Music reflects the environment and times of its creation. Therefore, you learn a variety of music types such as classical traditions, folk music, medieval, and other genres. Music itself is history, and each piece usually has its own background and storyline that can further your appreciation of other cultures.
Sharpens your concentration.
Playing music by yourself requires you to concentrate on things like pitch, rhythm, tempo, note duration, and quality of sound. Playing music in a group involves even more concentration because you must learn to not only hear yourself, but you must listen to all the other sections and play in harmony with the rest of the group.
Fosters your self-expression and relieves stress.
It’s your instrument, so you can play whatever you want on it! The more advanced you become on an instrument, the greater you’ll be able to play what you want and how you want. Music is an art – just like an artist can paint his/her emotions onto a canvas, so can a musician play a piece with emotion. This has proven to relieve stress and can be a great form of therapy. In fact, music therapy has been useful in treating children and teens with autism, depression, and other disorders.
Creates a sense of achievement.
Overcoming musical challenges that you thought you’d never quite master can give you a great sense of pride about yourself.
Promotes your social skills.
It’s very common for people to gain lifelong friendships through musical activities like these.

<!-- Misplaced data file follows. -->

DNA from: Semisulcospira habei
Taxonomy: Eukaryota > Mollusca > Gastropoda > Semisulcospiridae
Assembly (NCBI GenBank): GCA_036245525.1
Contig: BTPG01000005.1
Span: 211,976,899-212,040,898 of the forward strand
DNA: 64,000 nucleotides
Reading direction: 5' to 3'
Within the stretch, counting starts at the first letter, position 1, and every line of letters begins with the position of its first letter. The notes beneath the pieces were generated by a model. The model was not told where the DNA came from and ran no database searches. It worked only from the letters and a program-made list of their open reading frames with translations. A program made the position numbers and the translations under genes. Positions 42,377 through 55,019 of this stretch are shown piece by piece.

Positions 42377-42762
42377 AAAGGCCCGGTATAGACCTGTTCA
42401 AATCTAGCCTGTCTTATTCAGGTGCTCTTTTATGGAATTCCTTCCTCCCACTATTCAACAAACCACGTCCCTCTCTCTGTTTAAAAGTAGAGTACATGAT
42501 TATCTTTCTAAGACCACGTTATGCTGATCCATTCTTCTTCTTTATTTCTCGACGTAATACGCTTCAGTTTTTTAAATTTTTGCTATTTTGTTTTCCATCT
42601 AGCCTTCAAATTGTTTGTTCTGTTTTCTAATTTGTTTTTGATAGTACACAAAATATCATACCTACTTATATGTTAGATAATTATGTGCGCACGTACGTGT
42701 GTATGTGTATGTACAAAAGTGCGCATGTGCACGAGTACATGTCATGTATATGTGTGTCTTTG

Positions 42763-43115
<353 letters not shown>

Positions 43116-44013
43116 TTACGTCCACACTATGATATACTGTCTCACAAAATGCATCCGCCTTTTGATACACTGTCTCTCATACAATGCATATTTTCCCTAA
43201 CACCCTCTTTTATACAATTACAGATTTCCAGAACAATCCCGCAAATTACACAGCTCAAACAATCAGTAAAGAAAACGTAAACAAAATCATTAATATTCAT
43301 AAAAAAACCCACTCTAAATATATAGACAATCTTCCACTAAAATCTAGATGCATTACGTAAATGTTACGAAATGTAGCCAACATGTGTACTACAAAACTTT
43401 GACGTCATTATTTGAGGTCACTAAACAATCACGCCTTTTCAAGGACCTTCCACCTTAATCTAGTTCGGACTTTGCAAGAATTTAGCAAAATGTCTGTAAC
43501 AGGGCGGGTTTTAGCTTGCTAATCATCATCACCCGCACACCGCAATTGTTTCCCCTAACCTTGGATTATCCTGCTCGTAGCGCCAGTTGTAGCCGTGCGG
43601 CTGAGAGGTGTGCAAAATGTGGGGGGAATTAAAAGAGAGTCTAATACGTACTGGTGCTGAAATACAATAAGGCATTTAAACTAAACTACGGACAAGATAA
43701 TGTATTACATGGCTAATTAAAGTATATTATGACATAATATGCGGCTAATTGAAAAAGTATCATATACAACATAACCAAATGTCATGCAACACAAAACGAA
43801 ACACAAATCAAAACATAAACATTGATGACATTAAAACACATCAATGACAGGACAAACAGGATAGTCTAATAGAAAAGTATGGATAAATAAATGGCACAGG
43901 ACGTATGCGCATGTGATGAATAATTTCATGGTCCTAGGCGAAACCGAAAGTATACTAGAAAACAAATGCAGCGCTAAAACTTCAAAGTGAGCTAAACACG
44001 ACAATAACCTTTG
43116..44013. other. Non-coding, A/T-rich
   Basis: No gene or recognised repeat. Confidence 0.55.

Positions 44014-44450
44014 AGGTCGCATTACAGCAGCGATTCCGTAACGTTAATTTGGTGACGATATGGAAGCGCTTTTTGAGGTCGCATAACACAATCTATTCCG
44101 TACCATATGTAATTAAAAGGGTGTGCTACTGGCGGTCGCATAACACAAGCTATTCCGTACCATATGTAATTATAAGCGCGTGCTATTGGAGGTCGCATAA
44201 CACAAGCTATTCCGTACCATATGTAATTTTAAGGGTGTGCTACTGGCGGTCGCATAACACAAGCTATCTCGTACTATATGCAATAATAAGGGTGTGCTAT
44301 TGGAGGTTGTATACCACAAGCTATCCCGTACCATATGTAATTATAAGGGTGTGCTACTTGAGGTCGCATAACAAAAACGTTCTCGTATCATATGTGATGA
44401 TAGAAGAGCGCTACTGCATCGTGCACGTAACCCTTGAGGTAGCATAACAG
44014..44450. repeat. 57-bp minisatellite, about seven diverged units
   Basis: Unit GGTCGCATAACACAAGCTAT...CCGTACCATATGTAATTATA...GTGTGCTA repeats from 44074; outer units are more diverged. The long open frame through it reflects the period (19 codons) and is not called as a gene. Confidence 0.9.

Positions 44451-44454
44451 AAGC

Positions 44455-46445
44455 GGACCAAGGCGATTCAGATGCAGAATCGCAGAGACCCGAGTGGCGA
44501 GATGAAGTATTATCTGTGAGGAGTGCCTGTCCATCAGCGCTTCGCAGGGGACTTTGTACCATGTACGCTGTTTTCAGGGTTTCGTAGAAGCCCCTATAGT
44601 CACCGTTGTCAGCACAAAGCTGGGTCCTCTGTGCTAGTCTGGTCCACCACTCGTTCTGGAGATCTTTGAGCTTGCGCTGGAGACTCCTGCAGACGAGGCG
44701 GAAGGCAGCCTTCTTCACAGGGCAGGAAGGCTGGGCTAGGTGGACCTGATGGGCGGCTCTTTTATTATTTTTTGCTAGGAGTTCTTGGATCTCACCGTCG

Boosts your listening skills.
Although it’s pretty obvious, playing an instrument requires you to listen very carefully to things. You have to learn how to hear when you’re playing a wrong note in order to correct yourself. Tuning your instrument means hearing if the pitch you’re playing is high (sharp) or low (flat). When playing in an ensemble, you have to listen for the melody and play softer if you’re the supporting part (accompaniment). There are too many examples to list every possibility here, but by playing an instrument you are guaranteed to improve your listening skills.
Teaches you discipline.
As previously mentioned, playing an instrument can be very challenging. One of the qualities that musicians learn is discipline. Practicing often and working on the hard parts of music and not just the easy and fun stuff requires discipline.
Elevates your performance skills and reduces stage fright.
Enhances your respiratory system.
In order to play any piece of music correctly when playing wind instruments, you’ll need to take huge breaths and learn how to expel the air properly to make the desired sound. Breathing exercises are highly recommended for musicians, and they can really strengthen your respiratory system.
Promotes happiness in your life and those around you.
Playing a musical instrument can be very fun and exciting. Not only is it fun to play music that you enjoy, but it feels wonderful to hear an audience applaud you for giving a great performance.
Thorpe Hall School offers a range of musical instrument tuition, and a variety of clubs, groups and ensembles where students can perform and play together.